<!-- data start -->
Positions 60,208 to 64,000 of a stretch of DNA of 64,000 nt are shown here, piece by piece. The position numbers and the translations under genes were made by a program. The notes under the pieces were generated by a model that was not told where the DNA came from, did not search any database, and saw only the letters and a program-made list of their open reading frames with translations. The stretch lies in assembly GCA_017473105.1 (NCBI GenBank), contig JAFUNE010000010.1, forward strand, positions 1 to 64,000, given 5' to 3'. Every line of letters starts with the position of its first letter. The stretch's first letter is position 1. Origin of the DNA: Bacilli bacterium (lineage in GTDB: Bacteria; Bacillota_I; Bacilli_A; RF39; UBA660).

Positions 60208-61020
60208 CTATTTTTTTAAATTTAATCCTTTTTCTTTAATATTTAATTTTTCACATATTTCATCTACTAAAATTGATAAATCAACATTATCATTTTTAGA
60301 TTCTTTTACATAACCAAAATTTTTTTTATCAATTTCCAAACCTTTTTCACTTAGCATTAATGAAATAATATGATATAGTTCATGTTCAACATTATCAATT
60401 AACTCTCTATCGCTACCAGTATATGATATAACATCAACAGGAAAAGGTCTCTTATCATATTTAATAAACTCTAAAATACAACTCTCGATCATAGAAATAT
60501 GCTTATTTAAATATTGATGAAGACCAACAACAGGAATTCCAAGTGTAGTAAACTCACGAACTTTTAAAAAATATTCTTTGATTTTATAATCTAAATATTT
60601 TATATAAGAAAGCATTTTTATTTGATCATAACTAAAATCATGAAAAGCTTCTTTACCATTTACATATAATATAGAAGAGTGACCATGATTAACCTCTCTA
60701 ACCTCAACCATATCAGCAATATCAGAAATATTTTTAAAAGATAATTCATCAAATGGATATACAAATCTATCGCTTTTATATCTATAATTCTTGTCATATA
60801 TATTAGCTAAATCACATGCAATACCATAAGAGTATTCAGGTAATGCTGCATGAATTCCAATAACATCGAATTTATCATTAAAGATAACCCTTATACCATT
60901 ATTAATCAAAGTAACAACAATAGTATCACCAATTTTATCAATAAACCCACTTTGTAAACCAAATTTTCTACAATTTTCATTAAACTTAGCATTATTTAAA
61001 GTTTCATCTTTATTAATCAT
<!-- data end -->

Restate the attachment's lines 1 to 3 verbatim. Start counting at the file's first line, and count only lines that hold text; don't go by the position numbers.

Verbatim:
Positions 60,208 to 64,000 of a stretch of DNA of 64,000 nt are shown here, piece by piece. The position numbers and the translations under genes were made by a program. The notes under the pieces were generated by a model that was not told where the DNA came from, did not search any database, and saw only the letters and a program-made list of their open reading frames with translations. The stretch lies in assembly GCA_017473105.1 (NCBI GenBank), contig JAFUNE010000010.1, forward strand, positions 1 to 64,000, given 5' to 3'. Every line of letters starts with the position of its first letter. The stretch's first letter is position 1. Origin of the DNA: Bacilli bacterium (lineage in GTDB: Bacteria; Bacillota_I; Bacilli_A; RF39; UBA660).

Positions 60208-61020
60208 CTATTTTTTTAAATTTAATCCTTTTTCTTTAATATTTAATTTTTCACATATTTCATCTACTAAAATTGATAAATCAACATTATCATTTTTAGA